By Mac Williams
On Friday Jan. 20, Donald J. Trump was sworn in as the 45th President of the United States of America. During the Inauguration, hundreds of thousands of people came out to watch the proceedings. Some however, decided to exercise their First Amendment right to protest.
Jake Sarver, a senior Public Relations major at The University of Findlay, attended the Inauguration, but did so to protest the incoming administration. According to Sarver, there were groups of protesters who blocked an entrance to the Inauguration. However, some became violent.
“I was one of those who helped block one of the entrances, but there were probably ten to fifteen people who became violent and began throwing things at the police,” Sarver said. “After they threw a couple things. That is when we started getting tear gassed.”
According to Sarver, he heard someone yell out that police had deployed the tear gas, and then he began to run away.
“I heard someone say ‘tear gas’ and then everyone started running away covering their mouths,” he said. “At that point I covered my mouth and ran out of the area.”
According to Sarver, the violent incident was very disappointing to him.
“For 99 percent of the protest it was peaceful and people were just there to make their voices heard,” he said. “It is really a shame that a few people decided to get violent because that defeats the entire purpose of the protest.”
The day following the Inauguration, millions of protestors filled the streets of cities across America and in 32 other countries. Protestors voiced their concerns on topics ranging from equal pay for equal work, pro-choice, and other women’s rights issues. According to ABC News, the women’s march in Washington D.C attracted more than 500,000 people. ABC News also estimates that 3 million people across the country and around the world took part in similar protests.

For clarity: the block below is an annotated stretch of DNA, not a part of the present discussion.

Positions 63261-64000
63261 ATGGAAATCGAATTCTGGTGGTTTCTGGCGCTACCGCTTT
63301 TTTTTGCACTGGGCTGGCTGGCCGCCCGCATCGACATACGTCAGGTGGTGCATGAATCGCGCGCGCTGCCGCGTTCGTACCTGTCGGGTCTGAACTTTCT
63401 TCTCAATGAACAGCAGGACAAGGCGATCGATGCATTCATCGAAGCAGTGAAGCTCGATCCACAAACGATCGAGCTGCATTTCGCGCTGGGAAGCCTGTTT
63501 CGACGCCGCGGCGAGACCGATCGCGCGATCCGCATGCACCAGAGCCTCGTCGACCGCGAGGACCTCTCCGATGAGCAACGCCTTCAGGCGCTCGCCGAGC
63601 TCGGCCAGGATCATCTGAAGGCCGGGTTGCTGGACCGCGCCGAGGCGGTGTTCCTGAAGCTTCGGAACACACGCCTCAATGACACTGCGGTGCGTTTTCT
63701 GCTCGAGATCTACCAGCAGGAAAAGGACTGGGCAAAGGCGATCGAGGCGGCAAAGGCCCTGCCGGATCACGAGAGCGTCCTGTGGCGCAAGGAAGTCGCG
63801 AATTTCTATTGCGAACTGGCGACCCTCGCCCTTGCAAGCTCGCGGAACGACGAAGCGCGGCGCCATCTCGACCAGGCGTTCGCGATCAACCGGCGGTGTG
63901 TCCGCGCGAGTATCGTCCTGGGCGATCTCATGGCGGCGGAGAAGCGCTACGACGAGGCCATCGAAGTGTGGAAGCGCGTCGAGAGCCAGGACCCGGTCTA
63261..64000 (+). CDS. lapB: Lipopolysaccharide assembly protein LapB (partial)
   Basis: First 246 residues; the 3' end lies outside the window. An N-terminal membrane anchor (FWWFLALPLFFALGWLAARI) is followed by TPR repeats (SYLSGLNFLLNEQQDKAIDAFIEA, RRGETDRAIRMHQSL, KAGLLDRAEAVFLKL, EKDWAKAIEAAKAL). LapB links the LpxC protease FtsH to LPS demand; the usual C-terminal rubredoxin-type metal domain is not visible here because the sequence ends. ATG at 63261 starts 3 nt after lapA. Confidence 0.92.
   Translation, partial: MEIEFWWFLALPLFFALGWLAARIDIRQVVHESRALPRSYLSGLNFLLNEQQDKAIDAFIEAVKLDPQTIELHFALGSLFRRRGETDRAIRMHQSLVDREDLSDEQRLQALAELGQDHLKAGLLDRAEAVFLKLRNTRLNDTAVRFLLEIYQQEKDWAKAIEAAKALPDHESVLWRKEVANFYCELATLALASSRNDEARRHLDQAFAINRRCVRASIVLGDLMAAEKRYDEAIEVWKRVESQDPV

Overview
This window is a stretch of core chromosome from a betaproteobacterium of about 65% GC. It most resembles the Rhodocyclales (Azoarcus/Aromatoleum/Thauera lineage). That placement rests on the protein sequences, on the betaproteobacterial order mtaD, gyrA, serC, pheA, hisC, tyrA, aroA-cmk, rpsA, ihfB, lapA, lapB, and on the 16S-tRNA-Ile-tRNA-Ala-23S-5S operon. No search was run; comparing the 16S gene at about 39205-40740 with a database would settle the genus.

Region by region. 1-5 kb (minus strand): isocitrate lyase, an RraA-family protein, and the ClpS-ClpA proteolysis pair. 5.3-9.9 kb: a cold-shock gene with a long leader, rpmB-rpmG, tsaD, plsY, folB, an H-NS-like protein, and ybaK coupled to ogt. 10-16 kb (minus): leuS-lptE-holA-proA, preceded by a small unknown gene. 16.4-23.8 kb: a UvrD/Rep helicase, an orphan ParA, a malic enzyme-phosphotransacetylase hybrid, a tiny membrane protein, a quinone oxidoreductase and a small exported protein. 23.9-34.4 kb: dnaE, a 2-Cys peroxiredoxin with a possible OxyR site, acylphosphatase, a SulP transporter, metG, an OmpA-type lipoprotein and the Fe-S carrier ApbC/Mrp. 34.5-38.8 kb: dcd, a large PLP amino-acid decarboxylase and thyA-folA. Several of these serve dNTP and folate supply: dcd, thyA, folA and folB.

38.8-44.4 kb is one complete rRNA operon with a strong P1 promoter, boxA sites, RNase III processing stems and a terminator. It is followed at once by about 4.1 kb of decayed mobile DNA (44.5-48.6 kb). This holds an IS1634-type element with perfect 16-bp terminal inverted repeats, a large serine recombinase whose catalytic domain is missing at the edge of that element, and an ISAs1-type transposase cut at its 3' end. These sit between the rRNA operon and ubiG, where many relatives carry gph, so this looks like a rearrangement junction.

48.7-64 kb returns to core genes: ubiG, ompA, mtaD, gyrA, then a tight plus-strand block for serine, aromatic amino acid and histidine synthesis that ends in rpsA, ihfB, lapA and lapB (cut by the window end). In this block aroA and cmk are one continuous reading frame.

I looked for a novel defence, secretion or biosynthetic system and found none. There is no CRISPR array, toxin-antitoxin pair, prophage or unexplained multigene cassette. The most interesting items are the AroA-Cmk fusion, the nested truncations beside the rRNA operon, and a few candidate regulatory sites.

According to Sarver, who also attended the women’s march, the protest was about more than the president.
“We were there to protest the president yes, but it was more about letting people know that we are not going away, we will not be silent on these issues,” he said. “At the women’s march we started a movement to continue the discussion in this country about women’s rights and issues that they face.”
According to Sarver, the women’s march was peaceful and even felt like a family atmosphere at times.
“I saw people from all walks of life during the protest. I saw people who were in their 90s who wanted to come out and make their voices heard. I also saw families who brought their children, so it was definitely a diverse crowd for sure,” Sarver said. “We were not there to start riots or incite violence. We were they to send a message of equality.”
Sarver returned to campus the following day and says that he is glad that he took part in the march.
“I’m definitely glad I went because it was something that is a once in a generation type of thing,” Sarver said. “I think it is important to speak out if you disagree with something no matter which side of the issue you are on, because then that leads to an open dialogue on the topic.”